Carbon nanotubes as near infrared laser susceptors
University of Cambridge
Department of Materials Science and Metallurgy
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Bahrami, A. (2011). Carbon nanotubes as near infrared laser susceptors (doctoral thesis).
The coupling efficiency of carbon nanotubes with near infrared laser radiation at 940nm wavelength was investigated. Nanotubes treated with different post processing methods were irradiated at different laser power intensities as dry samples and suspensions in water or ethanol. The interaction with the laser beam was measured and quantified based on the temperature increase in the samples as well as the amount of energy transmitted through them. Parallel experiments using carbon black revealed better performance of carbon nanotubes in terms of coupling efficiency and heat dissipation to their surroundings. It was found that most of the incident radiation on an individual carbon nanotube is absorbed, resulting in extreme local temperature increases proportional to the laser intensity, which can lead to instant tube oxidation in air. Such high heats are efficiently transferred to the material in immediate contact with the nanotubes, increasing its temperature very rapidly. The most intriguing results were obtained in the presence of water where the observations suggested, disintegration of carbon nanotubes with each laser pulse. It is shown that extremely high local temperatures vaporise the water in the immediate vicinity of a carbon nanotube and result in a water-gas reaction. It is further postulated that such effects can be achieved with laser beams at power intensities near the skin tissue’s safe exposure thresholds, and therefore can potentially be used as a method of removing nanotubes from living tissue. This has advantages in providing an exit route for nanotubes whether introduced on purpose for reasons of medicine or therapy, or possibly, as a result of inadvertent exposure. Further studies on laser heating and transmission through different dry samples, highlighted that more crystalline structures such as that of a heat-treated nanotube, are more effective in causing extinction of the laser beam and a reduction in the transmitted beam intensity, however the tubes with more defects or with a length comparable to the radiation wavelength are very effective in converting the absorbed laser energy to heat. This effect is exacerbated when the laser beam is polarised parallel to the long axis of the carbon nanotubes. These heating effects were exploited to create welds in high density polyethylene using through transmission laser welding. The resultant welds showed better than or equal mechanical performance to welds made using industrial absorbers such as carbon black or Clearweld®.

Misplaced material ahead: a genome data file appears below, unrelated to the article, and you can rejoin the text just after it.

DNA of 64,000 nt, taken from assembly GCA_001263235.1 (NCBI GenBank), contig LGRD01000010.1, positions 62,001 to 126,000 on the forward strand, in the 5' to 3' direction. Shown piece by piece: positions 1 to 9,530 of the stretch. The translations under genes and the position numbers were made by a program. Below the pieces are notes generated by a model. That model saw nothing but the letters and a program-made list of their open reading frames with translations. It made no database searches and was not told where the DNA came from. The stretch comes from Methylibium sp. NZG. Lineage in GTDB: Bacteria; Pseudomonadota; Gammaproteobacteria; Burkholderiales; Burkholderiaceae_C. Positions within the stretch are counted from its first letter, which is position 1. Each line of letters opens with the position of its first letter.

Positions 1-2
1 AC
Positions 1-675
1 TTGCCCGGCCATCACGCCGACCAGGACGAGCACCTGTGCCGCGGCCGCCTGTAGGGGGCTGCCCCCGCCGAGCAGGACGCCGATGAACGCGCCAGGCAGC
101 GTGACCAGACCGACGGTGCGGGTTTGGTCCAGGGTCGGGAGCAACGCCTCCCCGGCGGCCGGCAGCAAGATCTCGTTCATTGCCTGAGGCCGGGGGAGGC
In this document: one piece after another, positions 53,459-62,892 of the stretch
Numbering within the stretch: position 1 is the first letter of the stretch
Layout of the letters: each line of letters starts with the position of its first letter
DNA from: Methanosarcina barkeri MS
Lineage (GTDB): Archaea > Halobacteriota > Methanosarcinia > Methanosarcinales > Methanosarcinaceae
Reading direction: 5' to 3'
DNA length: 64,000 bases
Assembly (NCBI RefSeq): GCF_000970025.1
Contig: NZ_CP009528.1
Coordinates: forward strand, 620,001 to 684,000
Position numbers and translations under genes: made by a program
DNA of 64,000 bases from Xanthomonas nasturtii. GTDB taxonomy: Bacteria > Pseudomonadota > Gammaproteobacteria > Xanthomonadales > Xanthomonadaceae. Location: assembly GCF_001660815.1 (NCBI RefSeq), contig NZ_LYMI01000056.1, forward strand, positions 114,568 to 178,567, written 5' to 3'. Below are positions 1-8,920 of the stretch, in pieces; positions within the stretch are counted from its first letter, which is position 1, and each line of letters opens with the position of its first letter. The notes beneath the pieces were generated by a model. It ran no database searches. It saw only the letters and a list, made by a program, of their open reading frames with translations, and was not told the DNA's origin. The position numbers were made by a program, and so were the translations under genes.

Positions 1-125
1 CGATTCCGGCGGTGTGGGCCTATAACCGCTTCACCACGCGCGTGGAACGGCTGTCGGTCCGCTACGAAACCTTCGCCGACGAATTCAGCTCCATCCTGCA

Carbon nanotubes, Welding, Lasers, Water-gas, Infrared, Cancer therapy, Transmission, Absorption
This work was supported by the Royal Commission for the Exhibition of 1851 and the Welding Institute
This record's URL: http://www.dspace.cam.ac.uk/handle/1810/230112